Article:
4. Every executive and manager in the company meets with their staff individually each quarter to discuss their staff’s career development. During Dan Hamill’s career development discussion with his boss Sue MacKay, Sue mentions that Phil is prepared to let go of his responsibility of writing the executive summary to the board.  Dan jumps at the opportunity to take on more strategic work, but he doesn’t have time to take anything else on.
  5. Sue remarks that Dan has been chairing the monthly quality meeting for years. Dan is hesitant to give it up because he gets a lot of satisfaction from doing it.  But Dan realizes that in order for him to progress in his career, he needs to take on more strategic work, so he agrees to put this responsibility on the Manager’s Shelf.
  6. Sue brings the preliminary plan to the company’s quarterly “People Strategy Meeting” to discuss with the Talent Committee (for further reading on People Strategy Meetings, see my book Succession Planning That Works). The committee approves the change.  Phil and Dan work out a schedule for Phil to train Dan on writing the executive summary.
  7. Dan does the same for the manager selected to chair the quality meeting.

(Click image to enlarge)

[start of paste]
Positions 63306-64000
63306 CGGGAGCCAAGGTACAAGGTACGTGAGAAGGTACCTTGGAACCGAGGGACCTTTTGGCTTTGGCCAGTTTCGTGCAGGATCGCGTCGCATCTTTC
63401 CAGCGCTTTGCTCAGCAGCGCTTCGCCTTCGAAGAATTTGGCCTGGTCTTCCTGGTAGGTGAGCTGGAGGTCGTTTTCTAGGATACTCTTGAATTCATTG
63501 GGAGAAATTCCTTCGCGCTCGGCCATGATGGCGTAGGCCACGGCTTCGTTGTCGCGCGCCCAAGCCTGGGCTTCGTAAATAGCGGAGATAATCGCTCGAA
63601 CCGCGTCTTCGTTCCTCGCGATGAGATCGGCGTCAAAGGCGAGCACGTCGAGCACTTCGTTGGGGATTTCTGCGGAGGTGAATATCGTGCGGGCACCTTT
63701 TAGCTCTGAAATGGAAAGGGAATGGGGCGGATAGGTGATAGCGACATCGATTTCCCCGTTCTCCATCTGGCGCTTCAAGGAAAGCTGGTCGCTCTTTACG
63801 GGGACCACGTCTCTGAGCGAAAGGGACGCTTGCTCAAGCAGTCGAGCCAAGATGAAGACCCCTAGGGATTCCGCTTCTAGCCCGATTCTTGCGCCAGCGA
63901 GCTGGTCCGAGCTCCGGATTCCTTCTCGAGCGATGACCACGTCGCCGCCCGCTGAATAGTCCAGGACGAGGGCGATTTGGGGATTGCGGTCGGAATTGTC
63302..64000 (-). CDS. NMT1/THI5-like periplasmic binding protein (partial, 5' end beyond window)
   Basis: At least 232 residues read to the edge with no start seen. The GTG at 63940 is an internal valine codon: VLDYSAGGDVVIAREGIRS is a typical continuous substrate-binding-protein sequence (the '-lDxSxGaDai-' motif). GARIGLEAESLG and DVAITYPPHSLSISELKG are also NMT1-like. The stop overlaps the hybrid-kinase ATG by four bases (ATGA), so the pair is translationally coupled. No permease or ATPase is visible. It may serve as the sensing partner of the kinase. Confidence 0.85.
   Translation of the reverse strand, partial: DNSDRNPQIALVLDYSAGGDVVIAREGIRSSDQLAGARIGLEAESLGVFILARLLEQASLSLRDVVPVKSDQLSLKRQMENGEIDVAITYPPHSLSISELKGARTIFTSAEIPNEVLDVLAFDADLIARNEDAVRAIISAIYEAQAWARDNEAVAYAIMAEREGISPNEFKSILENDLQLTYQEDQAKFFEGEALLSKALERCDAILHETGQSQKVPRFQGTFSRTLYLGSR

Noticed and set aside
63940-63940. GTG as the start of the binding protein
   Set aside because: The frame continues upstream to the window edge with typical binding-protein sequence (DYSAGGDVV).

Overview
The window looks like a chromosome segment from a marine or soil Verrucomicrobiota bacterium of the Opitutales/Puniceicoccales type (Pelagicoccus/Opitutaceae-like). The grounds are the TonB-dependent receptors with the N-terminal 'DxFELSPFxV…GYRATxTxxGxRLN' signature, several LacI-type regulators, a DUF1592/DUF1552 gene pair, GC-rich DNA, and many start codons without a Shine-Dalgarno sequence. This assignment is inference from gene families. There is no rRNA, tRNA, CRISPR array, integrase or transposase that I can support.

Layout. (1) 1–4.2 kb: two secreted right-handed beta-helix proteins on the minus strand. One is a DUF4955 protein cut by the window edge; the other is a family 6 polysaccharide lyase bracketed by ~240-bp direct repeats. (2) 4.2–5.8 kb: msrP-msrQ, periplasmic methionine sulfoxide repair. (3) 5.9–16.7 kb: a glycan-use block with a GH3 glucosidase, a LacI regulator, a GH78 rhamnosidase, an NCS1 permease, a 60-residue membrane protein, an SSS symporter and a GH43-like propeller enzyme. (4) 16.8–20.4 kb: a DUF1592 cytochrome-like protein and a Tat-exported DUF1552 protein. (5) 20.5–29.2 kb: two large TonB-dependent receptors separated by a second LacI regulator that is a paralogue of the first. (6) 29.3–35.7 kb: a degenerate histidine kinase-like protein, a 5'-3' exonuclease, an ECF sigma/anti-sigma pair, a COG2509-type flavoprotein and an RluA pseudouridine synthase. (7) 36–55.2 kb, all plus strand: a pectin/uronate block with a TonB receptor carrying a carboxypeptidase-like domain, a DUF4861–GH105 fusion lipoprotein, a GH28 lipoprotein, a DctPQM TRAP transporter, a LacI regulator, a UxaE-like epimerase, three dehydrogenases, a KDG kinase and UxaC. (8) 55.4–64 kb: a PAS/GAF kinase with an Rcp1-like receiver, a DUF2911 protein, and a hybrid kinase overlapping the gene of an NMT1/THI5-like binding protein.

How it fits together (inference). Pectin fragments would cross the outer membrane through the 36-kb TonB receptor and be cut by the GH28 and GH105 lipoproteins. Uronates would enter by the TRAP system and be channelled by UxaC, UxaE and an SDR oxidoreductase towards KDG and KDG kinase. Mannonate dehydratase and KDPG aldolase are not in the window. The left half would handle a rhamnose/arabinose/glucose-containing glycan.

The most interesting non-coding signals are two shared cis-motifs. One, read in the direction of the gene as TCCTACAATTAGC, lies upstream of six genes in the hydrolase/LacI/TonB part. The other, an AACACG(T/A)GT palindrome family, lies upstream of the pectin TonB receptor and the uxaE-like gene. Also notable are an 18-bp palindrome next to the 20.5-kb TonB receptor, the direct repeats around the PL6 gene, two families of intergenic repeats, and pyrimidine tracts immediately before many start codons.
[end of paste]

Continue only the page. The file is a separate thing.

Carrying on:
Benefits Of Thinking Outside The Box

Why not implement a system that acknowledges the reality of fluid job responsibilities and enables these responsibilities to be owned by the people who will most benefit from doing them?  Here’s why you should:

[bctt tweet=”Truckloads of salary dollars will be saved as work is passed down to less senior, highly capable people.” via=”no”]

  1. Employee engagement will soar when people feel their talents are being fully utilized and appreciated.
  2. Truckloads of salary dollars will be saved as work gets logically and efficiently passed down to the lowest possible level in the organization.
  3. Busy executives will have a mechanism to help them delegate responsibilities so they can spend their time on more strategic work.
  4. The organizational IQ will increase dramatically as people are given more opportunities to learn new skills.
  5. Use of this system will result in the natural development of a talent pool of the most promotable employees across the company.
  6. Succession planning and career development become much easier because employees won’t have to wait for whole positions to become available before they can advance their career.
  7. The organizational stress level will decrease because nobody is doing work that they shouldn’t.
  8. People’s unique strengths can be taken full advantage of by aligning work to their strengths rather than shoehorning people into fixed job descriptions.
  9. The organization will be able to ‘try out’ more people in entry-level positions who are eager to show the company what they can do.


Do you want to see how this could work in your organization?  Let’s talk.